First you can always assume GL2, I think, as you won't find much pre-2.0 hardware around. Next, it is mostly a question of the major version, as these are mainly dependent on the hardware, whereas minor versions often are more of a driver question. For example a hardware supporting GL 3.1 is likely to support GL 3.2 (and 3.3), too.
Next, it depends on the features you need. For example these are IMHO the major features of the newer versions (forgive me for forgetting your favourite feature):
- geometry shaders
- texture buffers
- instanced rendering
- integer textures and attributes
- integer operations in shaders
- transform feedback
- floating point textures
The first six of these are real hardware features of GL3/DX10 hardware, whereas the last two (important ones, I think) are core since 3.0, but are supported on most newer GL2 hardware by extensions (since GeForce 6, I think)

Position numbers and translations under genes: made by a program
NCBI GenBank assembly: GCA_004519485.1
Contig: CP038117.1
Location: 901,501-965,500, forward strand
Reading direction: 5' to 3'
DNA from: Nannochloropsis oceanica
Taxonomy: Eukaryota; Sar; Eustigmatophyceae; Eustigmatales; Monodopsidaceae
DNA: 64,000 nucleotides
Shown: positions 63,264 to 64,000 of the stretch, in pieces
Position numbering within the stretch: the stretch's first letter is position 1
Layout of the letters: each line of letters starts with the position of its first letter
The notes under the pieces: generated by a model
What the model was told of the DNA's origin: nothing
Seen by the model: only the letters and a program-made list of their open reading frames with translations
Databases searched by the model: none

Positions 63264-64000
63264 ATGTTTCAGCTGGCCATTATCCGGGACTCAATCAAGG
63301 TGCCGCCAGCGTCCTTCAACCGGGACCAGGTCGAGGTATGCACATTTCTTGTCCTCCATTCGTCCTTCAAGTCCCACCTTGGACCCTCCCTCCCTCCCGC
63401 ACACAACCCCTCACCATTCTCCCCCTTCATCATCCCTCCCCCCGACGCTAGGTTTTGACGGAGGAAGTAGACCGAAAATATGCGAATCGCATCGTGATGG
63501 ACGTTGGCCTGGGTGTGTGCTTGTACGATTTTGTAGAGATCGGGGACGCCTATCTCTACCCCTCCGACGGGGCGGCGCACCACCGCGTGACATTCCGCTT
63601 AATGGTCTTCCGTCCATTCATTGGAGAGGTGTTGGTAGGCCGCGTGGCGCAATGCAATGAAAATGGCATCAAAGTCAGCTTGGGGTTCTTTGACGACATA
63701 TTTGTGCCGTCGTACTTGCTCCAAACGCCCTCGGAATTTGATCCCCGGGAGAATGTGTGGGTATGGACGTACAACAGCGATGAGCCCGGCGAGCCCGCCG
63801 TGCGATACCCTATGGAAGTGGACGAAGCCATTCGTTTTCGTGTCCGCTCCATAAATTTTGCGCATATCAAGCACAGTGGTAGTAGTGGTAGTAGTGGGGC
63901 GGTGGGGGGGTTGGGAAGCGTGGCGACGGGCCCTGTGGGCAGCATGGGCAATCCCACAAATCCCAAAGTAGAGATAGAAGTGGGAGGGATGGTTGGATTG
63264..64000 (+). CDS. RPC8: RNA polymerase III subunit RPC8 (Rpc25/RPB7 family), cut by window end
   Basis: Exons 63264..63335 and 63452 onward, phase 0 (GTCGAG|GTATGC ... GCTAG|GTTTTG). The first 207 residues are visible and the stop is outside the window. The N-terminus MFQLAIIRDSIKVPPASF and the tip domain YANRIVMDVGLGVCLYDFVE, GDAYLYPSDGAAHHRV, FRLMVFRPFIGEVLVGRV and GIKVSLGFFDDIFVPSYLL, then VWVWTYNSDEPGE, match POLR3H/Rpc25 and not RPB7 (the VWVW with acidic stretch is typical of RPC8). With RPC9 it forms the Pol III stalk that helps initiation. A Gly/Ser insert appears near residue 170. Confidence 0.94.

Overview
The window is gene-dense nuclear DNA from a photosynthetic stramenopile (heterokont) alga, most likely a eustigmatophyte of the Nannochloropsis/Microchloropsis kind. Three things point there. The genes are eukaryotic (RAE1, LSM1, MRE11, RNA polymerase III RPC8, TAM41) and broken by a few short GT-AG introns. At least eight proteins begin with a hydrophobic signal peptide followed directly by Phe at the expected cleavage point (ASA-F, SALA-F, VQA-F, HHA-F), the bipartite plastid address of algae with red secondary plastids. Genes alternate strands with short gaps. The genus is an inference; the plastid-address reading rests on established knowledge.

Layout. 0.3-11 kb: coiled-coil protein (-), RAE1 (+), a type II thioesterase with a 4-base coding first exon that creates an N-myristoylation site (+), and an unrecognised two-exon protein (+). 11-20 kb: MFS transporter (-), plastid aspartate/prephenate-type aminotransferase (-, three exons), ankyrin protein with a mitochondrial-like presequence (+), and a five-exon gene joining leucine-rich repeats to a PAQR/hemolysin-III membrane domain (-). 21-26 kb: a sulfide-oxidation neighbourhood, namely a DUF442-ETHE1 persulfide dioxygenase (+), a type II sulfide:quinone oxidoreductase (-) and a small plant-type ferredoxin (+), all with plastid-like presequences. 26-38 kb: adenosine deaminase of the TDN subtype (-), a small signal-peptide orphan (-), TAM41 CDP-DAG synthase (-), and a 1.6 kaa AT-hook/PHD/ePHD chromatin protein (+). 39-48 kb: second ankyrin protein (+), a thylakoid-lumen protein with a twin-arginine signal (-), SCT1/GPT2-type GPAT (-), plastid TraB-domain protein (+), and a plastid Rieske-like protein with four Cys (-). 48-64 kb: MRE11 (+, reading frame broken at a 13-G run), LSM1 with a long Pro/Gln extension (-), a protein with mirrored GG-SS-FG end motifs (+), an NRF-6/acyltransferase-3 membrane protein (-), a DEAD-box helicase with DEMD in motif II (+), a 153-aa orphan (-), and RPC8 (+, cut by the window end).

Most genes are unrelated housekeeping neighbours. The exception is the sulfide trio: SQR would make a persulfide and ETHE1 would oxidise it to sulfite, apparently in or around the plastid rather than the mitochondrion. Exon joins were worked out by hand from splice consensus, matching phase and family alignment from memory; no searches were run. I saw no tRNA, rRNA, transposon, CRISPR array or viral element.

- tessellation shaders
- double precision attributes and shader operations (and textures?)
- improvements of shader managment
- image load/store operations
In my opinion GL3 brings some really nice features, but there is nothing that prevents you from writing modern and future ready GL applications (without fixed-function) with only OpenGL 2.0/2.1, that may later be easily improved by new features of newer hardware. But maybe nowadays GL3 might also be a valid requirement, although I still sit on 2.1 hardware. But honestly, it just depends on the hardware features you need and GL 2.0/2.1 might suffice for a solid "baseline". But as you say you last time used the old and deprecated way of OpenGL you might first need to make yourself acquainted with the new and modern shader-only approach, as this is the way to do hardware accelerated real-time graphics today (and tomorrow).
Finally, if you're more familiar with DirectX (and as that seems the one people classify hardware by, nowadays), the relations GL2 ~ DX9, GL3 ~ DX10 and GL4 ~ DX11 may also guide you.